• Advice

How to Fight Scope-Creep (Politely)

You’re a nice person, I bet.

That’s why it’s sometimes difficult to say “no” when someone asks you for a minor favor – especially when you are predisposed to please that person, because he/she is a freelance client.

I believe in working with some flexibility (clients would be surprised to see me writing about pitiless “limits” and “borders”, I think) and minor favors make the world go round. The problem arises, however, when a little minor flexibility turns into major extraneous demands on your time and energy… a phenomenon known as “scope-creep.”

**Scope-creep **often happens to new freelancers, but it’s also been known to sneak up on veterans. When you find yourself doing WAY more work than you anticipated or agreed upon (especially without the associated compensation), that is scope-creep.

It would be a mistake to think that scope-creep is necessarily a symptom of Big Bad Greedy Clients trying to squeeze every drop of work from you – although that does happen. Sometimes overloaded project managers will push for more work in desperation; sometimes clients are genuinely ignorant about what the amount of effort they’re asking for, and sometimes they’re just blithely testing your limits. But clients’ reasons for scope-creep are moot; let me repeat that again – their motives are moot. This is about YOU, not them – and your right to a happy, lucrative freelance career.

Scope-creep will burn you out and leave you poor. It will dishearten you and make you mistrust future clients. Left unchecked, it will make you despair about freelancing altogether. So don’t let “favors” morph into rampant scope-creep; fight it!

3 Simple Ways to Fight Scope-Creep

1.) The Best Offense is a Good Defense

The best way to fight scope-creep is by clearly defining project expectations before you ever start working. Before you start a project, make sure you outline specific expectations, deadlines, compensation, and estimated time… IN WRITING. This doesn’t have to be a big hullabaloo; even if you’re not working under a contract (although you should definitely be working under a contract), send a friendly email to your client detailing the project scope – making sure you’re on the same page. Theoretically, they should be glad to see that you’re checking in and ensuring clarity.*

Again, defining the scope IN WRITING is key – preferably in a contract. That written agreement will be your advocate and savior, your foundation and your shield. It will be your “bad cop” when you need to push against scope-creep; “I’d love to help you out, but Complicated Task X wasn’t included in the contract – could we work out additional compensation?”

*Beware of clients who don’t like putting anything in writing; that is a big scary red flag, and an almost infallible sign of a scope-creeper.

2.) Don’t Get Offended, Don’t Offend Them

So you skipped step one – whoops, hindsight is 20/20 – and now your contract-less client is pushing for more and more work. What to do? Not to sound like a broken record, but now is a good time to retroactively “make sure everyone is on the same page” in writing; you’ve already started working, true, but sending out a clarifying email will make sure that scope-creep isn’t swept under the rug.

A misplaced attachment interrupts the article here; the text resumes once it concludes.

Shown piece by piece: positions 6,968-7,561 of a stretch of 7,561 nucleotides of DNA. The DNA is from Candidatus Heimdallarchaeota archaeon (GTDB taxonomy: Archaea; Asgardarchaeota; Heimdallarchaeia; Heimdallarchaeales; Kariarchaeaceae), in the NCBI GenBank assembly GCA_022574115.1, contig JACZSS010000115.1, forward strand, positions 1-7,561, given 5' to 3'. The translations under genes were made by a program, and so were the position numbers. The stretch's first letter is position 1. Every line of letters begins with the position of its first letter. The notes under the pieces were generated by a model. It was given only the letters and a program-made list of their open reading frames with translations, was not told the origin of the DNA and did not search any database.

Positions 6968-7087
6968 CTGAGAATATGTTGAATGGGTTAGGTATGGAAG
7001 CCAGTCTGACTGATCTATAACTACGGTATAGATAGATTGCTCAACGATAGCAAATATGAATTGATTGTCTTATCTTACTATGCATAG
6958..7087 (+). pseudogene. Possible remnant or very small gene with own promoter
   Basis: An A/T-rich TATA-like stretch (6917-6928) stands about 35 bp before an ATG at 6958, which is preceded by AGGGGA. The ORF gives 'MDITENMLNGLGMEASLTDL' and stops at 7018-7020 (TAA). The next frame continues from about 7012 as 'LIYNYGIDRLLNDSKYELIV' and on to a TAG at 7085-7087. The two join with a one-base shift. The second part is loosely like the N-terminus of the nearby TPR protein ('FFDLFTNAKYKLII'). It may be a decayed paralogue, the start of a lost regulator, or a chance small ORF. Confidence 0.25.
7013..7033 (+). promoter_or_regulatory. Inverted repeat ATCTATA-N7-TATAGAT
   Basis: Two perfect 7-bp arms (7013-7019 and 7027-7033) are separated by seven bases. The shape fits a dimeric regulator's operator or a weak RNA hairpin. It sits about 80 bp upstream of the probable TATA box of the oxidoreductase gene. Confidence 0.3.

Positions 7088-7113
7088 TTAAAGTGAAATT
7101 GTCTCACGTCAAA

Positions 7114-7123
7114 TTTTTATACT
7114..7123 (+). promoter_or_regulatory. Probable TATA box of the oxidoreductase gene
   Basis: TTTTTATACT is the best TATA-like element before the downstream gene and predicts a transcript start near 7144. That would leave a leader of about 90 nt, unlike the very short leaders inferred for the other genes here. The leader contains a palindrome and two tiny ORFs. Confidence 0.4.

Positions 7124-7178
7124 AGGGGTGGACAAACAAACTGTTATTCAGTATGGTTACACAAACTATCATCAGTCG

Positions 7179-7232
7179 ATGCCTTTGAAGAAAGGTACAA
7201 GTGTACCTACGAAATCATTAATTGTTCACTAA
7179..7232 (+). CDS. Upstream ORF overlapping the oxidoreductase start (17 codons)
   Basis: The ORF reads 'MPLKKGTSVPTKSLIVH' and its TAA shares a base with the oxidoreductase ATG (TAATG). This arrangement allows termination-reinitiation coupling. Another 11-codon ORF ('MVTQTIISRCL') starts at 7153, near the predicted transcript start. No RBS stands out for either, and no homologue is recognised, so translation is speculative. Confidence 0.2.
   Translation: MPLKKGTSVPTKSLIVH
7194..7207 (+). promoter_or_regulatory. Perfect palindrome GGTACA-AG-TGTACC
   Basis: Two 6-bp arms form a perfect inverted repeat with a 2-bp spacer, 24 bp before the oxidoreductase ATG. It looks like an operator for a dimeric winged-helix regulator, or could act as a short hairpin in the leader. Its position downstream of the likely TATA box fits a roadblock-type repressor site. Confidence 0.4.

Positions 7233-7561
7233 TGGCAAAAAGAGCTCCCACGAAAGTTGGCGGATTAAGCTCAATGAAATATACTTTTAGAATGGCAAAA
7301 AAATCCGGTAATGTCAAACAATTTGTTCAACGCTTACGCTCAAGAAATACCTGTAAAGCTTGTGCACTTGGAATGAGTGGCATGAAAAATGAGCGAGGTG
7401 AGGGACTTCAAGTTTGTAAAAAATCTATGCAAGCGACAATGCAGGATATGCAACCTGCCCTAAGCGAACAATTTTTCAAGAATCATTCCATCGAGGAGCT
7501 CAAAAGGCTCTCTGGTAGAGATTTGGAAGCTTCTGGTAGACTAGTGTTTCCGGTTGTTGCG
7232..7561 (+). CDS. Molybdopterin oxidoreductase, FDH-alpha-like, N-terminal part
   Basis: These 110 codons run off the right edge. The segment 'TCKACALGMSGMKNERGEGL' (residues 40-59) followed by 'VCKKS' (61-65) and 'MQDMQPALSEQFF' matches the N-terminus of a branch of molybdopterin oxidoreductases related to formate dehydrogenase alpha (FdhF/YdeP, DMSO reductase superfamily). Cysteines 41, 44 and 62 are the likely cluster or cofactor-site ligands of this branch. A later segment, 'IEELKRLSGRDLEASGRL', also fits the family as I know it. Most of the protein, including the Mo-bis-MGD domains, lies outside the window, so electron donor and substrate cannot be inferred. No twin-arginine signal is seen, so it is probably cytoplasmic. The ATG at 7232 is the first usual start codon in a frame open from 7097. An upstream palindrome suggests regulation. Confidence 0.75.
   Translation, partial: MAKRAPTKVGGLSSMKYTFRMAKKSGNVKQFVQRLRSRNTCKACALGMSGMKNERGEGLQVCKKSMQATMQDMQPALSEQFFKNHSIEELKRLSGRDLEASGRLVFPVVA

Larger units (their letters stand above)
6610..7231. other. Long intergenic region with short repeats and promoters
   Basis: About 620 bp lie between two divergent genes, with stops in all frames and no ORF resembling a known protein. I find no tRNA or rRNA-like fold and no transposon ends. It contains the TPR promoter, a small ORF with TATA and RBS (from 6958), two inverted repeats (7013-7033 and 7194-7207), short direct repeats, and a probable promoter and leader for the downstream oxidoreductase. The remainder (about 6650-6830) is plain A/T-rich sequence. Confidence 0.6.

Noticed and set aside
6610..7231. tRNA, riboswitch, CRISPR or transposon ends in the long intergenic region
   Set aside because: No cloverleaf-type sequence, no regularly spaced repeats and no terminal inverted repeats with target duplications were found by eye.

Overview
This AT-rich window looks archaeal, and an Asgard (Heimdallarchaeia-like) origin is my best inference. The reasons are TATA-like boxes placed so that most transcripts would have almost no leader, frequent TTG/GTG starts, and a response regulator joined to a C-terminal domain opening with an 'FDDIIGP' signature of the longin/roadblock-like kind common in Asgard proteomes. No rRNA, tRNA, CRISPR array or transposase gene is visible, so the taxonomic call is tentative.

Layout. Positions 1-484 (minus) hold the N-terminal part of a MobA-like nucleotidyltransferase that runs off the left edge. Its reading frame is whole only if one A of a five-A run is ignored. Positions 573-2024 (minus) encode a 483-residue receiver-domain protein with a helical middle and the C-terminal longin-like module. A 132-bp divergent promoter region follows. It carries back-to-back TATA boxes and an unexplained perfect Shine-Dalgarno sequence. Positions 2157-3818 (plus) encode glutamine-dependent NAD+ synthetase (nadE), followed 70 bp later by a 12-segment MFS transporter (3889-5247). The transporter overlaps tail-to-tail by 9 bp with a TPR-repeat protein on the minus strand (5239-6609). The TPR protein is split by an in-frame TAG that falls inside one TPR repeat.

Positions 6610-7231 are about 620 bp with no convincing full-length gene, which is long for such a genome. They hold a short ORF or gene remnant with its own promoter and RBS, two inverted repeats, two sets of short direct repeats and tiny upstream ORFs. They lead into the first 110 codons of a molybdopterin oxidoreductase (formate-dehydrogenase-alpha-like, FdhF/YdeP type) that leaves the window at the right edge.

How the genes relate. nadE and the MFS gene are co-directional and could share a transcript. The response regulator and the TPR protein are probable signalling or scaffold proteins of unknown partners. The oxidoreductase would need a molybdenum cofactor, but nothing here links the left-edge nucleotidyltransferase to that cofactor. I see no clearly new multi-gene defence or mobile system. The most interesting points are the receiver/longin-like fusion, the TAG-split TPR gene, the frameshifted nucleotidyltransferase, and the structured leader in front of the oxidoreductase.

Most importantly, stay collected, calm, and friendly. They may genuinely be unaware that they’re asking you to do much more than is requisite. You may scream and curse as much as you want in the privacy of your home, but be unfailingly polite and professional when outlining reasonable project breadth. Become the Icy, Logical Voice of Justice – become the Spock of scope.

Do not give in, but do not let them make you look unreasonable. You are the reasonable one here, remember? Be Spock.

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3.) No Offense, but Here are my Limits (With Options)

The third and last step: politely, calmly say what you will and will not do. The client does not blithely pass Go, does not collect $200 worth of work from you for free.

Say no.

Set boundaries (again, in writing). Decide what your limits are, and enforce them. Establish inarguable boundaries – by which I mean concrete numbers, not fuzzy objective goals. For example, you will do 2 hours of work on this, you will do 3 revisions – but you will not toil away endlessly in pursuit of unreachable perfection. Beware sweetly-phrased scope-creep asks, or guilt trips; beware clients who casually ask over the phone if you could just “keep going until everyone is 100% happy.”

NOTE: you may sweeten this only by offering “options”; this is an effective tactic commonly used on whining children who want to stay up past their bedtime. Just as little Timmy is sometimes placated when you ask if he would RATHER read three books and go to bed at the normal time, or read no books and go to bed NOW, a fractious client may be soothed by the appearance of choice.

EXAMPLE: I’d love to help you out, Client, but this unfortunately goes a bit beyond our agreement in January (see contract attached). I can offer two options!

**1.) **We could extend the contract by one week for my typical 20-hour/week fee, or 2.) I can do 2 more rounds of revision at my hourly fee ($X), with 3 hrs. allotted per revision. Let me know which way you’d like to go!

My perfectly-nice freelance friend, you deserve to get paid reasonably and work a reasonable amount of hours. Fight scope-creep as the happy warrior; the calm, collected freelancer who gets what he/she is owed. It’s worth the battle!

Kate Hamill lives and works in New York City, where she consumes an inordinate amount of Sriracha daily. You can catch up with her on Twitter at @katerone.